“I said to myself, ‘When I come to the U.S., I’m going to become a U.S. soldier.”

Pauleus didn’t come to America directly out of high school. He first studied accounting and supplemented his income by teaching French -- one of the two languages he is fluent in, along with Haitian Creole -- and basic computer skills at Success School at Port-au-Prince, Haiti’s capital city.

He returned to his hometown and became an accountant for a conglomerate that owned supermarkets, restaurants and drug stores, but he never forgot his overall goal.

“I wanted to pay back what I felt I owed to the U.S. military,” Pauleus said. “How they saved lives, how they helped the people there. It was my debt to pay back to the country.”

With a college education, a solid work ethic and an upbringing that toughened him up, he decided in June 2001 to make the move to the United States.

“My mother, who used to live in Florida, moved to Connecticut. Here, she and my step-father sponsored me to come in United States legally,” Pauleus said. “I came with a green card with my three daughters.”

As if being responsible for three children, aged 7, 6, and 5 at the time his family moved to the United States, in a new country wasn’t enough of a challenge, Pauleus also had to overcome the language barrier.

Starting at the Bottom

“When I first came [to America], I didn’t speak any English, so all I could really do was wash dishes at a local hotel,” he said. “But I worked my way up and became a line chef supervisor.

“The biggest misconception is that people don’t have to work hard in America,” Pauleus said. “I thought I’d be rich in the U.S. The political turmoil in Haiti was constant … and it made me want to leave Haiti, despite having a house, a great job, two cars, a motorcycle.”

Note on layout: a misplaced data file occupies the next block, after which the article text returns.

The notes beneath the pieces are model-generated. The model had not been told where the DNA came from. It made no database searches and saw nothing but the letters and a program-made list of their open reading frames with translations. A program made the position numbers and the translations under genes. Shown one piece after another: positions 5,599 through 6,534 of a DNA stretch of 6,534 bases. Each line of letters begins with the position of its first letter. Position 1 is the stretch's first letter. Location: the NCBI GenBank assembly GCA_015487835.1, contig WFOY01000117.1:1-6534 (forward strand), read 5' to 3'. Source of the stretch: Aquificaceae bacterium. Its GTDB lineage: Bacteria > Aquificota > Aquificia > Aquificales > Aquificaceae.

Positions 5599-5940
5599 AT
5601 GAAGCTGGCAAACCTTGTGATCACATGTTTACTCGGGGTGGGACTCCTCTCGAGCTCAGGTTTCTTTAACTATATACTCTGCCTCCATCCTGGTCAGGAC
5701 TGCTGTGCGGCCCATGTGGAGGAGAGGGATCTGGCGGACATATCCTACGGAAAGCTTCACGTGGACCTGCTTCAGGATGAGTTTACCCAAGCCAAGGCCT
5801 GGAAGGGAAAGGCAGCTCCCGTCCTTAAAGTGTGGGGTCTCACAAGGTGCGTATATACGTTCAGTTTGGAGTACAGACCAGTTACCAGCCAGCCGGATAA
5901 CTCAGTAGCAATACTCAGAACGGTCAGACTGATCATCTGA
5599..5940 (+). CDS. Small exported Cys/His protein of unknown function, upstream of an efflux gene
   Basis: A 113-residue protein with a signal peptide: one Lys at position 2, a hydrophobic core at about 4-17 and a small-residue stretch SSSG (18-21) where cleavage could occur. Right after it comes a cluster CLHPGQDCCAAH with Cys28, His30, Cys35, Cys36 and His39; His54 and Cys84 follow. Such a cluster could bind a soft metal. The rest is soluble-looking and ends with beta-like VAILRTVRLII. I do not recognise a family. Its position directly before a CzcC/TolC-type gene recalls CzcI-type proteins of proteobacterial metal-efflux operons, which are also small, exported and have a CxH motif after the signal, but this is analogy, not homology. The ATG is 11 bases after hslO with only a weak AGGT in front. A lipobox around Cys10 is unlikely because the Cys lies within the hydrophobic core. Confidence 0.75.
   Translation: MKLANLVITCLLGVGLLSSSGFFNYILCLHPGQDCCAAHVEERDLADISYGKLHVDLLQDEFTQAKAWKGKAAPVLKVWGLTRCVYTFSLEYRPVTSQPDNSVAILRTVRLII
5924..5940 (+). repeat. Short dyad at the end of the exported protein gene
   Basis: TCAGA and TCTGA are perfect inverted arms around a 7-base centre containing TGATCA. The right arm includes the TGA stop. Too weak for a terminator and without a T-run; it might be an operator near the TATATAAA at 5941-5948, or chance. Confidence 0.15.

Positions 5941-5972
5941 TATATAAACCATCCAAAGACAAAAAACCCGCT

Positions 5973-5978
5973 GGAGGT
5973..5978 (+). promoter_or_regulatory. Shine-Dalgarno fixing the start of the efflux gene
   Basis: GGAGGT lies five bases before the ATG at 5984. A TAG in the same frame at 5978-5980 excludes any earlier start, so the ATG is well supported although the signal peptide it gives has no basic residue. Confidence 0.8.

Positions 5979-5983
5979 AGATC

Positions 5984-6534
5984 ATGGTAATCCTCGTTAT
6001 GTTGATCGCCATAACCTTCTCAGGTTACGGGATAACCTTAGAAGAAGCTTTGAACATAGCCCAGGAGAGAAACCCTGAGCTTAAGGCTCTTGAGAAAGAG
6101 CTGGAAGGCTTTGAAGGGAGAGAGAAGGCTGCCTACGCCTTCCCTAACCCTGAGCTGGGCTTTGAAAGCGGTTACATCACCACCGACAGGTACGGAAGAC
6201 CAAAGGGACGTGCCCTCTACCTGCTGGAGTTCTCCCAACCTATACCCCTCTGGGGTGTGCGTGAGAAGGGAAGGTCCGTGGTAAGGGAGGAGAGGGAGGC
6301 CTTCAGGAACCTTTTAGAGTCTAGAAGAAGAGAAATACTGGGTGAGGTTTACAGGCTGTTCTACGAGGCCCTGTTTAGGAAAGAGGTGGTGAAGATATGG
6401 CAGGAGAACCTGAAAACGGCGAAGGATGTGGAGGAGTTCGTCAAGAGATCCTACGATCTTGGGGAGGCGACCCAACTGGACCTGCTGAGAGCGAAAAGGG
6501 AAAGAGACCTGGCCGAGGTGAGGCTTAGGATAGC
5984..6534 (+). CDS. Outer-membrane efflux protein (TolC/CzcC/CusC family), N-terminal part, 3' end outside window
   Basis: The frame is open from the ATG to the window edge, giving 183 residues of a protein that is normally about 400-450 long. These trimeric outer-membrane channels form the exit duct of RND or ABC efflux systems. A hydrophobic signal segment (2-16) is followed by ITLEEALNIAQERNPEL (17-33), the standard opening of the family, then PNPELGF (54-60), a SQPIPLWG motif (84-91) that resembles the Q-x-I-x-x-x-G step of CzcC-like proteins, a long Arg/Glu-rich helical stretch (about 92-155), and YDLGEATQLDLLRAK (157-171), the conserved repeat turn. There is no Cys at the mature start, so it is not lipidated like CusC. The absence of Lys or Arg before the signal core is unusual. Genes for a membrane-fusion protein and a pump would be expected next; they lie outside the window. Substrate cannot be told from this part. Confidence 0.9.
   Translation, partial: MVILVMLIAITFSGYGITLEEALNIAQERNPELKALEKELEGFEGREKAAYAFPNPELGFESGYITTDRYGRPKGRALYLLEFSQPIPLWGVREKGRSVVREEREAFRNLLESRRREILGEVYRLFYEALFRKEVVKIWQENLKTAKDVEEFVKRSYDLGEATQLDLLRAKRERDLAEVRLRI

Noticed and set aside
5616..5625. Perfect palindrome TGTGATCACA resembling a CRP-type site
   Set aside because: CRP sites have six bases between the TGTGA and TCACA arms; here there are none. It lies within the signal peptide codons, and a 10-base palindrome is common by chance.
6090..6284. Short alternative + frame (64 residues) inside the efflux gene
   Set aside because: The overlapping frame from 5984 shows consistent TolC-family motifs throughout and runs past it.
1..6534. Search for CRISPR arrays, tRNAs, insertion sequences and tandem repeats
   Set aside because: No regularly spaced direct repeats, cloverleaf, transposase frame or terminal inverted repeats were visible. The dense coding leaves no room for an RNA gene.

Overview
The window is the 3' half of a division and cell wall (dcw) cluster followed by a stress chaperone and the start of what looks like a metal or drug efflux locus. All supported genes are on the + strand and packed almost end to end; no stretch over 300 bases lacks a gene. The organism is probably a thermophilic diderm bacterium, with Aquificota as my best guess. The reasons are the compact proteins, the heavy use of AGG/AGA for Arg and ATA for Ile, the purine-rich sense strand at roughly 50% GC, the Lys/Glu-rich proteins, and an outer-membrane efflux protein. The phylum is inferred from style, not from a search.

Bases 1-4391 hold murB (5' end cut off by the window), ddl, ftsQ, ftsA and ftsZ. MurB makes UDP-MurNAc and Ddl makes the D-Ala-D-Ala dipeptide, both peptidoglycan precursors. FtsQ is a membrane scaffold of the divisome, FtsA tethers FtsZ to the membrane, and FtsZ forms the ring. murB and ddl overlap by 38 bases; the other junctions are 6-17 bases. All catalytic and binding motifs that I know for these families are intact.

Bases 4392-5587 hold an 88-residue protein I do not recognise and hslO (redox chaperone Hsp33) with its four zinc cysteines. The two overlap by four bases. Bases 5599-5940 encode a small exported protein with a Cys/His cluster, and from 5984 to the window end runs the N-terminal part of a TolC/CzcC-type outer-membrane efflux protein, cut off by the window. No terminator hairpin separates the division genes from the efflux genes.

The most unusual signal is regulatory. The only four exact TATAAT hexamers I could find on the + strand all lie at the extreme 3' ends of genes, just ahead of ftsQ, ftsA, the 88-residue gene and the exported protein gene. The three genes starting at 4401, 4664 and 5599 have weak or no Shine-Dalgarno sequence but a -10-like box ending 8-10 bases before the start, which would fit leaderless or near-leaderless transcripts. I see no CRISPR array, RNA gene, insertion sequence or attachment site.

But he made the leap, and it paid off -- financially and romantically. Pauleus met his wife, Kristy, who worked in the banquet department of the hotel. Together they put their family under one roof and they have raised a total of six children; four girls and two boys.

“She was so patient with me,” he recalled with a laugh. “She taught me English. I used to carry my French-English dictionary around so I could find a few words to communicate.”

Pauleus joined the Connecticut Army National Guard’s 1048th Medium Truck Company in May 2003 as a Motor Transport Operator. He served the organization full time in a variety of roles in the supply and logistics fields before deciding to take the plunge and attempt to earn a commission as a warrant officer.

In 2005, he became a United States citizen, and he began to forge a promising career.

“Ten years ago, I interviewed for a job as a property book clerk, and during the interview someone asked me where I saw myself in ten years,” Pauleus said. “I told them I want to be a property book officer, and here I am.”


On Nov. 17, 2017, the 43-year old Pauleus officially became Warrant Officer Pauleus, the property book officer for the 143rd Regional Support Group in Middletown, Connecticut.

For Pauleus, life in America has been very good, but he knows he had to work hard for everything he owns.

“People think that all Americans are rich, that you don’t have to work hard, and that money literally grows on trees,” he said. “I was disappointed when I realized I would have to start all over again. It was a struggle, but I made progress, went back to school and got an associate’s degree in accounting.”

Pauleus also didn’t see a future for his children in Haiti. Now, he beams with pride when talking about all his children. His two boys are in college; one daughter recently got married and is working towards her teaching certification and another just graduated from Western Connecticut State University. One is getting ready to graduate from Western Connecticut State University next year, and one followed in her father’s footsteps as a unit supply specialist in the Army Reserve.

“We’re looking for her to come to the guard when her contract is over,” Pauleus said with a smile.

U.S., Philippines Strengthen Alliance with Maritime Training Activity Sama Sama